Rick Springfield and Richard Marx, two huge Grammy-winning artists from the 80s, have continued to record and perform for enthusiastic audiences. In recent years they have each embarked on successful solo acoustic tours, so it only seemed natural that the longtime pals would jump at the chance when it was recently suggested that they hit the road together for a joint acoustic “storytellers” tour. When the tour rolled into the Durham Performing Arts Center in Durham NC, Concert Addicts was there with the raucous Friday night crowd to take in the entertaining performance.
The evening started with Springfield and Marx walking out to a pared down stage-set that consisted of little more than two stools flanked by a few guitars and a piano. With big smiles, the duo picked up their guitars, and engaged the audience with a bit of welcoming conversation. Their humor was immediately evident as they referred to themselves as the two Dicks, and playfully dubbed the tour #dicksquared. With good natured laughter still rippling through the crowd, they launched into the Richard Marx hit “Endless Summer Nights,” followed by the Rick Springfield song “Affair of the Heart.” From there, Rick Springfield excused himself from the stage and left Richard Marx to carry on with a solo set.
Richard Marx has enjoyed an illustrious career that has spanned almost three decades. He is a Grammy winning singer, songwriter, and producer with a long list of hit songs. Sitting alone on the stage telling stories and playing stripped down acoustic versions of his hit songs really focused attention on his skill as a songwriter. Hits like the early set performance of “Satisfied” retained its driving hook-laden appeal, while others were given a new perspective. Between songs Marx, told stories that were engaging and at times hilarious. Prior to playing “Hazard,” he discussed wanting to create a song that was a murder mystery set to music. Faced with telling his story in four minutes, he worked to create a plot, a setting, and characters… And the more he worked on it, the more he realized it was the biggest piece of shit he had ever written. But he really loved the music so he just put it on the album… And six months later the song was number one in 14 different countries. Marx continued his set with the same pattern of entertaining stories and crowd interaction in-between playing his chart-topping hits including, “Hold On To The Nights,” “Angelia,” “Should Have Known Better,” and the number one Country hit written for Keith Urban, “Long Hot Summer.” With the crowd roaring its approval, he stood up, and took his bows, and left the stage to Rick Springfield for the second solo set of the evening.
After a short break, the stage went dark and a video screen lit up with a light-hearted montage of Rick Springfield’s accomplishments and pop star highlights, including snippets of his music videos, awards, TV appearances, and his stint as an actor playing Dr. Noah Drake on General Hospital. As the video finished, out walked Springfield to follow the template laid down by Richard Marx… An acoustic set of hits combined with stories, both humorous and heartwarming. Rick Springfield was charismatic and charming from the start. Like Marx, he told stories that brought the audience into his songs, including an enthralling tale of being a young teenager in Australia travelling to Vietnam with one of his first bands to play for the troops. He then played his big number from that time, a sizzling cover of Fleetwood Mac’s “Oh Well.” He also played a cover of “Rollin’ and Tumblin’,” that showed his versatility and Blues chops, because as he jokingly stated, “Who better to represent the blues than a young white teenager from Australia.” The set also covered the requisite hits including, “Love Is Alright Tonite,” “Human Touch,” “Don’t Talk to Strangers,” and a hilarious mash-up of “Jessie’s Girl / Stacy’s Mom / 867-5309.” Toward the end of the set the party vibe screeched to a halt as Rick told of the very recent passing of his Mother and he played “4 Billion Heartbeats,” written for his Mother and “My Father’s Chair,” written for his deceased Father. Springfield finished the songs clearly emotional and teary-eyed. I suspect many audience members were a bit teary-eyed as well. With the mood at a somber low, somehow he managed to pick himself and the crowd right back up with the hilarious song “If Wishes Were Fishes,” before closing with a story about taking a stained glass making class and a classmate who caught his fancy. That woman would be immortalized in song as the inspiration behind arguably his biggest hit, “Jessie’s Girl,” which closed out the set.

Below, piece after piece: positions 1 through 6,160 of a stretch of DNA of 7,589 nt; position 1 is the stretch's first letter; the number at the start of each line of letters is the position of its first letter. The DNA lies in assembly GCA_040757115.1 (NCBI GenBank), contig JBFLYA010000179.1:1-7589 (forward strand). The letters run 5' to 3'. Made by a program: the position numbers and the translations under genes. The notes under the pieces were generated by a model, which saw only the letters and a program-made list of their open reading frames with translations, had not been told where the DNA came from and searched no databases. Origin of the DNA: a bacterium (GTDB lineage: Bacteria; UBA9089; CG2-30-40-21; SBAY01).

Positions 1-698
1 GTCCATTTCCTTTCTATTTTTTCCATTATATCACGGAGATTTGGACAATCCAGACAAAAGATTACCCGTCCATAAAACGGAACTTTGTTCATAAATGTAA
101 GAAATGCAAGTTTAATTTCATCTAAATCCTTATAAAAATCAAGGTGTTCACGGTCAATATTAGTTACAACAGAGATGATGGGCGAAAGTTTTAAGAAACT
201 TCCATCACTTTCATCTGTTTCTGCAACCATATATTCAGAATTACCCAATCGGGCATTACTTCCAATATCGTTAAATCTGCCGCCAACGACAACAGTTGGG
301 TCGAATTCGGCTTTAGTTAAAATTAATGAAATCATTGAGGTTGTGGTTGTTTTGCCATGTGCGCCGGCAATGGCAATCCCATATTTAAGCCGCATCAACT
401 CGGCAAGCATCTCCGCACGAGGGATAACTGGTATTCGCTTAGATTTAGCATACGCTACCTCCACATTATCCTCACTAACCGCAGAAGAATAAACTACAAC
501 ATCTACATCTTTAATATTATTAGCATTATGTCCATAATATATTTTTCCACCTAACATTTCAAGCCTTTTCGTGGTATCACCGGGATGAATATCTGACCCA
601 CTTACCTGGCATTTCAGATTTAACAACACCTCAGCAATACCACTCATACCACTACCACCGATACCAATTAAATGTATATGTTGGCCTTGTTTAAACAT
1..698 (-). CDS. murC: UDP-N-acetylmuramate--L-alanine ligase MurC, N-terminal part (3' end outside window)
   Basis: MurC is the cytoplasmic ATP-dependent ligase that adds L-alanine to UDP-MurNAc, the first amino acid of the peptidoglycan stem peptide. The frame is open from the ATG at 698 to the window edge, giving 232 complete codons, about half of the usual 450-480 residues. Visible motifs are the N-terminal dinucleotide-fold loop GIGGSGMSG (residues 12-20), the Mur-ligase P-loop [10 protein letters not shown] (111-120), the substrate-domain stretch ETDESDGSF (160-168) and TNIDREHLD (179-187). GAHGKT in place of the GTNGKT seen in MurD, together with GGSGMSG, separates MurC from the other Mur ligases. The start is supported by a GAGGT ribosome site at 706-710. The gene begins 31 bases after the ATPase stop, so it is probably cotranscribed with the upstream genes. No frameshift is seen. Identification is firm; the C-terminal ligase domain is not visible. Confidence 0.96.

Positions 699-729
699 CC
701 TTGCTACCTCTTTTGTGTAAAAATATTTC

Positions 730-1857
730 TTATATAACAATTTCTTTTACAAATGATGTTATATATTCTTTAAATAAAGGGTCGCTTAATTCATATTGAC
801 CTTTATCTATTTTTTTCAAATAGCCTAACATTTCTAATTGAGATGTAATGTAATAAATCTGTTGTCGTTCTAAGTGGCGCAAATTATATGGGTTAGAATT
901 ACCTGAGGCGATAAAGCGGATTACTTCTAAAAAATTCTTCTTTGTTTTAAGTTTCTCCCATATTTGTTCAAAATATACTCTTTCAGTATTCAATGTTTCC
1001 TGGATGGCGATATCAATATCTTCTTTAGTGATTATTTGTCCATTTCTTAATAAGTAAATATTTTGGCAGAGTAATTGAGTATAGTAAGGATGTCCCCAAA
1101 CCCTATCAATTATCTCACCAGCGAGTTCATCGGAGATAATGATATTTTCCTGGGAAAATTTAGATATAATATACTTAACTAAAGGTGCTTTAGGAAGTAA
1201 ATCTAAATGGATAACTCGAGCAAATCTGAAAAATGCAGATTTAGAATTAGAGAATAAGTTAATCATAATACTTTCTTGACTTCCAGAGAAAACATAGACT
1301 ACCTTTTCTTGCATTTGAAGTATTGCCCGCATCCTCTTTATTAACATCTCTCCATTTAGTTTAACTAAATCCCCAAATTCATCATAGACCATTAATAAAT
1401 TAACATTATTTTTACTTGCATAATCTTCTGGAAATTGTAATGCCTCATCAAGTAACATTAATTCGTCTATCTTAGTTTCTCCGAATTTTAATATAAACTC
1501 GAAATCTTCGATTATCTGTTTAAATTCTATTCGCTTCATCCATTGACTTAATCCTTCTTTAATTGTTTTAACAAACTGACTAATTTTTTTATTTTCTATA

Before calling it a night, Richard Marx came back out and the duo brought the show full circle by playing a few more songs together, kicking off with a cover of Jackson Browne’s “Somebody’s Baby.” They each took turns playing a song from each of their own catalogs as a duo before ending the evening with the Beatles’ “All my lovin’.”
Both Springfield and Marx are consummate showmen, brilliant songwriters, and talented musicians. They delivered an incredibly engaging, and ultimately fun, evening of songs, stories, and comedy. It was the perfect way to kick off a weekend… Hell, it was a great night out no matter what the day!